So far we have mainly focused on the implications of the results for (unstable) high power. However, it is also important to look at the “other side of the coin,” namely the motivational processes in those with low power. The current results indicated that the prospects of change (i.e., instability) stimulate strong task engagement and benign CV arousal (challenge) in the powerless. However, when power was stable the powerless showed a tendency to disengage from the task as indicated by unchanged PEP. Thus, the current work shows that it is important to offer at least some prospects to those who have low power in team situations, in order to keep them positively involved in the task at hand (Ellemers et al., 2013).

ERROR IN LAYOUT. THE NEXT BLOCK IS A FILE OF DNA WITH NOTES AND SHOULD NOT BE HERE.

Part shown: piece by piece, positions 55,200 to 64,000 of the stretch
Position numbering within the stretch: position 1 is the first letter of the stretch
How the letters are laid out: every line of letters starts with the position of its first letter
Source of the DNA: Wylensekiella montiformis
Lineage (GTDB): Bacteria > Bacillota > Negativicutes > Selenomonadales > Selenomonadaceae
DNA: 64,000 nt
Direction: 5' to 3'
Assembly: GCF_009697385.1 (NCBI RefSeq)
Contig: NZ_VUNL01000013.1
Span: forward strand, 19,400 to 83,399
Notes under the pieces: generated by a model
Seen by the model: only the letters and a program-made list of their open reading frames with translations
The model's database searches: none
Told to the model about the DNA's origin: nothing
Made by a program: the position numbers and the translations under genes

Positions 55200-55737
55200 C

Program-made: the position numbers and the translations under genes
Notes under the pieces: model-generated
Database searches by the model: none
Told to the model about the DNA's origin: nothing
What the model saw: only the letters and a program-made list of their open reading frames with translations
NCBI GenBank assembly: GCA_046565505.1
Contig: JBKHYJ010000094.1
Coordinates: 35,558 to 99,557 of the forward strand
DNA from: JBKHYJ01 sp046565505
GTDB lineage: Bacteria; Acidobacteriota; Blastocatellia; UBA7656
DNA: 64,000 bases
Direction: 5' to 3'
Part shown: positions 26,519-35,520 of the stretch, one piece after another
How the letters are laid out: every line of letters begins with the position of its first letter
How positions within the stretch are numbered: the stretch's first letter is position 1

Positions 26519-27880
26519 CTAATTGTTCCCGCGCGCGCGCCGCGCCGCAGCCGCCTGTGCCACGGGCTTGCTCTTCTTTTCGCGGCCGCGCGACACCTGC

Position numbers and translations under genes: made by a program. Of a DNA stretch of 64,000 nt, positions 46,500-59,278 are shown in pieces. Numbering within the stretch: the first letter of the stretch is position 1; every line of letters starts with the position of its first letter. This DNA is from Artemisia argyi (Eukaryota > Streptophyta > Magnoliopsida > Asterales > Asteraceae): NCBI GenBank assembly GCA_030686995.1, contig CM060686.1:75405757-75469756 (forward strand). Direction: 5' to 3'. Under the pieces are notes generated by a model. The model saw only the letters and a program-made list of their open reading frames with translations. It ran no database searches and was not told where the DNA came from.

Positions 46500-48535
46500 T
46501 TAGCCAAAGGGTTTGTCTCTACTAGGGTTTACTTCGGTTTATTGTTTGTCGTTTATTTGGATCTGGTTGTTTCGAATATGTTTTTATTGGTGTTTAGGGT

At this point one may wonder about the extent to which the current results fit with the results of our earlier research where we found threat in the case of low power and challenge in the case of high power (Scheepers et al., 2012). That is, one might argue that the stable conditions in the current design are the ones that come closest to the low and high power conditions in our previous work where we did not manipulate power stability. While in our previous studies we found threat among those low in power, in the current study we found disengagement in the stable low power condition. Furthermore, while in our previous studies we found challenge among those high in power, in the current study the CV response profile for participants in the stable high power condition is more ambiguous (increased CO but stable TPR). We argue, however, that in both cases methodological differences can account for the asymmetry in results.